Last month kicked off with a Lucid Talk opinion poll that placed Alliance close to catching the DUP for second place behind Sinn Féin.
So what happens if Alliance overtake the DUP at next May’s Assembly Election? Could we have a situation where the third largest party still veto practically anything at Stormont, and would such an arrangement be sustainable?
This question is asked in the context that the original intention of power-sharing safeguards was not to have vetoes that could be wielded without reference to any objective criteria.
The unimplemented GFA safeguards
The intention of the GFA was for key safeguards to be tied to equality and human rights criteria, centring round an NI Bill of Rights. This was the express linkage of the ‘Petition of Concern’ veto in the NI Assembly. It was however never implemented as intended.
The abuse of the Petition of Concern over issues that are clearly not related to safeguarding the actual rights of any section of the community, has at least for now made its use less tenable. No Petition of Concern has been invoked since Stormont’s NDNA restoration. Yet this is not the only Stormont veto. Other blocking mechanisms continue to be invoked and can grind progress on practically any issue to a halt.
The DUP’s St Andrews Stormont Veto
Whilst the Petition of Concern was exercised in the public glare of the Assembly, Stormont’s other vetoes are exercised in the usually cabinet confidential world of the NI Executive.
Public attention did however focus in on the DUP’s use of such a ‘cross community’ veto to twice block proposals from the Health Minister, Robin Swann, to contain the pandemic back in October. In July, the DUP had used the same veto to block an SDLP proposal to seek an extended Brexit transition, and delay the application of the NI Protocol.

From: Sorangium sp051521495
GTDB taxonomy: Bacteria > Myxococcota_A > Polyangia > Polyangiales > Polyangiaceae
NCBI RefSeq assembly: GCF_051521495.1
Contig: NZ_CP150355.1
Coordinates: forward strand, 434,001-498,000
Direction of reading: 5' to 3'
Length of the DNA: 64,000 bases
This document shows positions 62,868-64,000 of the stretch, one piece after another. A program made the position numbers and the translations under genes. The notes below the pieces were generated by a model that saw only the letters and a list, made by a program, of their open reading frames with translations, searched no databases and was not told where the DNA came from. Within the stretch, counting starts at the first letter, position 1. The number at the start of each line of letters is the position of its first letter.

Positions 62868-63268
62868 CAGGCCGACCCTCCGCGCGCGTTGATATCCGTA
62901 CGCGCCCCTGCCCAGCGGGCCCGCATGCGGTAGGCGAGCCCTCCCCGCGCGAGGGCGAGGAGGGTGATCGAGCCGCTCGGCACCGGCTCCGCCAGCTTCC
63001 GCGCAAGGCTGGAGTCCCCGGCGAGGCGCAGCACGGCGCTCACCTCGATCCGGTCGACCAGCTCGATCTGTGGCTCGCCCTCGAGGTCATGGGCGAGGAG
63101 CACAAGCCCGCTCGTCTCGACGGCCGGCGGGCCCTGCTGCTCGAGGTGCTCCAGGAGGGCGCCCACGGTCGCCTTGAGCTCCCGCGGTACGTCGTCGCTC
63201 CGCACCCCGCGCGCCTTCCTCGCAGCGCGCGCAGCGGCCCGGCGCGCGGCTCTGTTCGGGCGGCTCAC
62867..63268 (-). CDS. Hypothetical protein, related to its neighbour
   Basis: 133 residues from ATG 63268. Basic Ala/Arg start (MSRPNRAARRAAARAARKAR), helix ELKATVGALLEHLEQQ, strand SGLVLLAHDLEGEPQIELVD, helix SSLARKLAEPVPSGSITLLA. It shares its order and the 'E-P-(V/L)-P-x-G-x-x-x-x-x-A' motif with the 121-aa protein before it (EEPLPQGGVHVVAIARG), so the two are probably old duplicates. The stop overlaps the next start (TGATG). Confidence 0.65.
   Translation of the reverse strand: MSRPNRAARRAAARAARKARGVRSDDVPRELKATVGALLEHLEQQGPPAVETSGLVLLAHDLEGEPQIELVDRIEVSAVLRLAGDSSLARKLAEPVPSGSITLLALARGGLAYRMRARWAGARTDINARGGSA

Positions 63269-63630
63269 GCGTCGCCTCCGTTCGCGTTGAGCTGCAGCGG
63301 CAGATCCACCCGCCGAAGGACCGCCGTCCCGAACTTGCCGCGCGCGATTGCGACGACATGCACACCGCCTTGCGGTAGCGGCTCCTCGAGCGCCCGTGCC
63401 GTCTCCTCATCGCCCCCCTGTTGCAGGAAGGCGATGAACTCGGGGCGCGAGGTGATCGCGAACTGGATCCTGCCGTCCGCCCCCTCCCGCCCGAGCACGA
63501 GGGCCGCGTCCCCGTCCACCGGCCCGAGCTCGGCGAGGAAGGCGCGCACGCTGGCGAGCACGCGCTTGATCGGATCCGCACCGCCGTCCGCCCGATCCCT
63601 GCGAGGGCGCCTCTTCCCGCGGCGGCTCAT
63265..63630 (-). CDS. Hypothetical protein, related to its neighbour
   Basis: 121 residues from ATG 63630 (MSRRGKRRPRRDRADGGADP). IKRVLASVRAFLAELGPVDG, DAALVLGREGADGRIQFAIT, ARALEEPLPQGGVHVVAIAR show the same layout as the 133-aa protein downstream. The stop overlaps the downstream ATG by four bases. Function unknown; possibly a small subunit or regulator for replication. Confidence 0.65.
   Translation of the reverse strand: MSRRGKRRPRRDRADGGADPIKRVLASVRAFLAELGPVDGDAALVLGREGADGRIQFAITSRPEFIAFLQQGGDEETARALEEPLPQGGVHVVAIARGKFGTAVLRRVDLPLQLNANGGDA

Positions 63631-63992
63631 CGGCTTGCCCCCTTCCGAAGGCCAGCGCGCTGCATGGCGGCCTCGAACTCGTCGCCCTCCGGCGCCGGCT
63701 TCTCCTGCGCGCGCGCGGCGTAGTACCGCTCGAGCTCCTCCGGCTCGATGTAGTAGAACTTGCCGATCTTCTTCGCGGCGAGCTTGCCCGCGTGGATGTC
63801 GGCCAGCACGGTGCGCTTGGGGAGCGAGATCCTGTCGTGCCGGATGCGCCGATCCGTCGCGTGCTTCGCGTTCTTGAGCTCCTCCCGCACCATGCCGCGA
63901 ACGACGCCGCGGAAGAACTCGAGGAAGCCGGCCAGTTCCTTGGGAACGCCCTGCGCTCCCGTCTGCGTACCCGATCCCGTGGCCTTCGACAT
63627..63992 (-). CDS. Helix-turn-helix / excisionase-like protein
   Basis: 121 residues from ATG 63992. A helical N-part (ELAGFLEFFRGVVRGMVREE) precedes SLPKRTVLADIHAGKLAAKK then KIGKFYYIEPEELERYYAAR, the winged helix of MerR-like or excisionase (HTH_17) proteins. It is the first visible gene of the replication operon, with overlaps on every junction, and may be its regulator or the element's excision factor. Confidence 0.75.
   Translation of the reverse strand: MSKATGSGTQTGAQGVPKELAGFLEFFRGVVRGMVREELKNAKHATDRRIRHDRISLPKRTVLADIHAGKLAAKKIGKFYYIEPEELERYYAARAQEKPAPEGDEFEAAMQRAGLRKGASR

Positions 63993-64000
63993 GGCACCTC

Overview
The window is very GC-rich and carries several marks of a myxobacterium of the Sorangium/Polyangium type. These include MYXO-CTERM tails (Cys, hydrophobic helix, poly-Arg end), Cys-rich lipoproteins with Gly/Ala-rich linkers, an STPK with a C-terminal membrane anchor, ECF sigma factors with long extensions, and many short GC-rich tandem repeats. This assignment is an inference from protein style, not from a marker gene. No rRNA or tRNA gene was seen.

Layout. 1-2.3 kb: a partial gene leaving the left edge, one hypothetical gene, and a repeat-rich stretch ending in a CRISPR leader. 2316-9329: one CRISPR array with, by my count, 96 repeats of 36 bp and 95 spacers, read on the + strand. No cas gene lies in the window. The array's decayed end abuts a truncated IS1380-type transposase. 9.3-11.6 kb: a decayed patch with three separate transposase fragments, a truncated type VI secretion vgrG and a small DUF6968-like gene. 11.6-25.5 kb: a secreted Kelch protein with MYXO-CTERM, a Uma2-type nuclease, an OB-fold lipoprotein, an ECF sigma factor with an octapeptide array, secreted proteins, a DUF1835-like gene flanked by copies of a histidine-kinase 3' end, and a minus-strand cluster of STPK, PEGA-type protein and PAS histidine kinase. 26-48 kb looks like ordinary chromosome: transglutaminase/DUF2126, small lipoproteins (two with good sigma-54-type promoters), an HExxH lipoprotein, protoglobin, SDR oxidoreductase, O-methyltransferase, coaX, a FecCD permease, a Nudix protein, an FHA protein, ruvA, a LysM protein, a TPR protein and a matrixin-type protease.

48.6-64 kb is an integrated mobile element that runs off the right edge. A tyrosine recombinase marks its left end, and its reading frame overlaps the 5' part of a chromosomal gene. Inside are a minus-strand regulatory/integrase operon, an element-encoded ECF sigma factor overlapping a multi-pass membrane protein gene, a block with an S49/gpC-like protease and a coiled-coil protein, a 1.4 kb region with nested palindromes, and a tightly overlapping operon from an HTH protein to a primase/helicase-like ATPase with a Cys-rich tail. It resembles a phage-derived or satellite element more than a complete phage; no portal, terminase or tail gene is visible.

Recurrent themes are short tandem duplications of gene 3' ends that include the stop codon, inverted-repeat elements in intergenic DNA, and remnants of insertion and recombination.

This particular veto was not in the GFA but had been introduced at the behest of the DUP under the 2006 St Andrews Agreement. It changed the role of the NI Executive. Individual Ministers could (usually) no longer take decisions within their own Departmental remits if they were deemed ‘significant’ or ‘controversial’. Instead, such decisions could require agreement of the whole NI Executive.
A second change ensured that these decisions would not be made subject to a simple majority vote. Rather, any three ministers could require the vote to have ‘cross community’ support to pass – in practice meaning there is a unionist or nationalist veto. Having three ministers (and three out of the four unionist ministers), the DUP was able to therefore veto Robin Swann’s coronavirus proposals on its own.
As seemingly any equality issue can be ‘controversial’ to the DUP, this turns the intention of GFA on its head. What was originally envisioned in the GFA as a safeguard, linked to compliance with ‘equality requirements’ in a Bill of Rights, can instead be used by one party to block measures that advance, rather than breach, minority rights and other rights. (Reforms after NDNA, implemented despite DUP backbench resistance, only limited the use of this ‘St Andrews veto’ over planning and some ‘cross cutting’ decisions. Its use over ‘controversial’ issues remains intact.
The use of the St Andrews veto, like other ministerial actions, would be unlawful if it conflicted with any of the rights in the NI Bill of Rights. (The ‘right to health’ for example could be breached by extreme ministerial actions that run counter to scientific/ medical advice on urgently needed measures to contain a pandemic). The absence of the Bill of Rights, alongside the subjective nature of the term ‘controversial’, means DUP ministers were on their own able to use the St Andrews veto mechanism over Robin Swann’s proposals without having to meet any real objective criteria.